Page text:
Christ’s Life and Death: “What God hath joined together…”

I thought this odd, especially in light of our conversation on Christ’s active righteousness a few weeks back.  I. M. Haldeman, writing on the holy of holies in his book The Tabernacle, Priesthood and Offerings, makes the following statement:

“Let it be impressed upon the heart of every believer that we draw nigh to God, enter within the secret place of communion and fellowship with Him, not by the life of Christ, but by His death.” (p. 131, emphasis his)

Perhaps he is saying more than he intended, and merely trying to display that it is by the blood of Christ that we have access to God.  However, to make such a strong a dichotomy between Christ’s life and death is unwise at best, and grossly inaccurate at worst: (a) as if His death would mean anything apart from His perfect life, and (b) as if we would have access to God were it not for the imputed righteousness of Christ.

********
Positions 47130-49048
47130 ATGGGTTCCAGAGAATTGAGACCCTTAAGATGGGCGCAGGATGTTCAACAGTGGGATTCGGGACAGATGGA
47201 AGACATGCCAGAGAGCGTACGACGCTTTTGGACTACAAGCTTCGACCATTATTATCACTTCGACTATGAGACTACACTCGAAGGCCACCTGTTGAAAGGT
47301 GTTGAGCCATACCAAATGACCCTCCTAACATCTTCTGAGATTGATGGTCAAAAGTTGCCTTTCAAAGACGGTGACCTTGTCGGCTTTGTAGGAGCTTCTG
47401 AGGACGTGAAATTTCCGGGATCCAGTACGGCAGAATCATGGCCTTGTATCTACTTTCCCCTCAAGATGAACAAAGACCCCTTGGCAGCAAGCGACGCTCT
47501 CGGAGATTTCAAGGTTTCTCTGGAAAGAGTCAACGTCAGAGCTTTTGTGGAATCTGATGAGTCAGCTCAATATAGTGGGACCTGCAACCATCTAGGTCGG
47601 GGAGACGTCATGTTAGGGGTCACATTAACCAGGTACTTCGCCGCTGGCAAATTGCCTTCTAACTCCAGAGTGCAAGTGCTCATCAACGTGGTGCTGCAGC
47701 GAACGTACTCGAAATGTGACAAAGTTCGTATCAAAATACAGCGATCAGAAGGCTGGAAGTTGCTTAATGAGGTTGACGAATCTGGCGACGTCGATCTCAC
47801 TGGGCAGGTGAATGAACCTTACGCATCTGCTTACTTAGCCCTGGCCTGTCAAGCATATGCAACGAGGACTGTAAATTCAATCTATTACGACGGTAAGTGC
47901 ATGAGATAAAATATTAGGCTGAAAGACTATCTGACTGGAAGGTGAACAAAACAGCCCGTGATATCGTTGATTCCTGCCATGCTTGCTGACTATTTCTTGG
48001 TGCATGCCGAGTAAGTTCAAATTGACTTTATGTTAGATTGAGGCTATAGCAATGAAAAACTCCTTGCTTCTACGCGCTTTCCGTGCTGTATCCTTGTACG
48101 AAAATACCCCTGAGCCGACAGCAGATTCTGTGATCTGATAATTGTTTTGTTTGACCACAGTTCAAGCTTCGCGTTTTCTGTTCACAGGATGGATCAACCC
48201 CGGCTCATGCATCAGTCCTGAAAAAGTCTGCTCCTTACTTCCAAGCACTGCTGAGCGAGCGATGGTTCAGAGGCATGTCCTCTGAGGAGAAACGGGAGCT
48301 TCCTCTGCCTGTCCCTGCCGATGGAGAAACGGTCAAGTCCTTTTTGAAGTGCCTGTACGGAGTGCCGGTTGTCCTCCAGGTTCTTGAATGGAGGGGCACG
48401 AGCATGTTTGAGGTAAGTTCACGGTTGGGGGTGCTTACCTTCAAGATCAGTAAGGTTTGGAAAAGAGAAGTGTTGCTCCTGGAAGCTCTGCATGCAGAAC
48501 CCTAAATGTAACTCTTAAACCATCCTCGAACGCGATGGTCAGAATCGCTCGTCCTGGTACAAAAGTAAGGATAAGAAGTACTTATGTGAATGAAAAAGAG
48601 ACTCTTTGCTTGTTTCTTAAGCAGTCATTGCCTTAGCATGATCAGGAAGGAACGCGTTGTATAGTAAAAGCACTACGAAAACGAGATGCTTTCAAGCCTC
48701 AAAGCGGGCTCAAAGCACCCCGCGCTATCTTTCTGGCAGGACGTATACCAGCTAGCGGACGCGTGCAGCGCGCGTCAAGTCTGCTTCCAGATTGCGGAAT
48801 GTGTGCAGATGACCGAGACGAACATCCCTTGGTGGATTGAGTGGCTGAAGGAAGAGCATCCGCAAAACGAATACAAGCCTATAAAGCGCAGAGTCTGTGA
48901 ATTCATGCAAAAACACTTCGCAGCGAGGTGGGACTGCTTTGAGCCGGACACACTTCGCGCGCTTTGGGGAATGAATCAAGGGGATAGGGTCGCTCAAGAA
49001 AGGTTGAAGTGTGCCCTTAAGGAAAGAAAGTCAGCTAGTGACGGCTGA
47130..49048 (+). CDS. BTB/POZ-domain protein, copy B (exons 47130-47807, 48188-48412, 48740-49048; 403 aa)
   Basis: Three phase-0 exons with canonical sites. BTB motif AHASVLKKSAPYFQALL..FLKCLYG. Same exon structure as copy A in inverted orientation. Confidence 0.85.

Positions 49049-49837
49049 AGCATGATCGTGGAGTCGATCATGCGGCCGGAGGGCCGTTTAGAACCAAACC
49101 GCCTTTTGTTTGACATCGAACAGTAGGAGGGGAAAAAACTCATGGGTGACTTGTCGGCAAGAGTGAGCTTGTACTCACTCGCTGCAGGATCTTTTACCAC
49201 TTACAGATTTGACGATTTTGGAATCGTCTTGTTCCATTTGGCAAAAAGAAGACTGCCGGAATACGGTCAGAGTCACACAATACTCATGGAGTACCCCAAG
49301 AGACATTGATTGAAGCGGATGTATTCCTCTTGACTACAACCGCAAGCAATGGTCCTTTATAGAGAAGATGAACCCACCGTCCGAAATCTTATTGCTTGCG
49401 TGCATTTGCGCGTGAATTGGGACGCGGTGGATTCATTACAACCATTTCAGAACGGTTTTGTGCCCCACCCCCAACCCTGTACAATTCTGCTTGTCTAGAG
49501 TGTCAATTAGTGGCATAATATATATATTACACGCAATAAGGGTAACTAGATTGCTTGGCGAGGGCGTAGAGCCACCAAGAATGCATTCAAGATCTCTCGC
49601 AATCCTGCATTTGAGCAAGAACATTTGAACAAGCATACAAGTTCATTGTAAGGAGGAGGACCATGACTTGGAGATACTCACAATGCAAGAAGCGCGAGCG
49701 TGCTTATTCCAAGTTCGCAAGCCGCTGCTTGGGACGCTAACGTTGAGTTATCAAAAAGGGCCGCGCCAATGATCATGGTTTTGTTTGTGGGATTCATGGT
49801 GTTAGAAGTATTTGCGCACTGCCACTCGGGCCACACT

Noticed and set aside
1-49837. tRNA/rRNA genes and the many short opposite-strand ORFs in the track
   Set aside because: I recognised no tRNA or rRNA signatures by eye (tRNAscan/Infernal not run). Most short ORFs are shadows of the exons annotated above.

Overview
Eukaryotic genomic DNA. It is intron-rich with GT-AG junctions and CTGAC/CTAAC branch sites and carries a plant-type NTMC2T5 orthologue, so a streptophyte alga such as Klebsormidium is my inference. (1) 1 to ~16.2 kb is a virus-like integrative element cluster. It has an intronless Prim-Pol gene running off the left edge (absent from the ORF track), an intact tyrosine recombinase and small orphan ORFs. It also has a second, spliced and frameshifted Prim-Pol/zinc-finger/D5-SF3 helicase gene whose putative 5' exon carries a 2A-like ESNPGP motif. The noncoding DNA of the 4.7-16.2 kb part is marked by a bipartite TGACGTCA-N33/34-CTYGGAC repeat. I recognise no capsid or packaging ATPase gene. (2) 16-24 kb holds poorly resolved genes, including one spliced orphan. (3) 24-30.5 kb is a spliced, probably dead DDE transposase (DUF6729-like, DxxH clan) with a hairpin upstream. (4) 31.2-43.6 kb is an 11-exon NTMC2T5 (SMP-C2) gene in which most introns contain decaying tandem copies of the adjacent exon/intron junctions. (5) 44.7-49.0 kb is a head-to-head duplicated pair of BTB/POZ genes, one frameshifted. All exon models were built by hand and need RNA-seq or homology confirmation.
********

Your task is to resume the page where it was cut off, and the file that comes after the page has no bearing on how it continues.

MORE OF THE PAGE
Fellowship requires not only that sin’s debt be paid, but that positive holiness be possessed. Christ’s life and death were inseparable.  Neither would be sufficient without the other.  Both were essential to our salvation.  Both gain us entrance into the presence of a God that should otherwise damn us this instant.  Praise God for the life and death of Christ.


One Response

  1. […] by virtue of His blood and imputed righteousness (or passive and active obedience; see here and here). Thus, you claim His name and authority in prayer, not your own. You use His key to gain access […]

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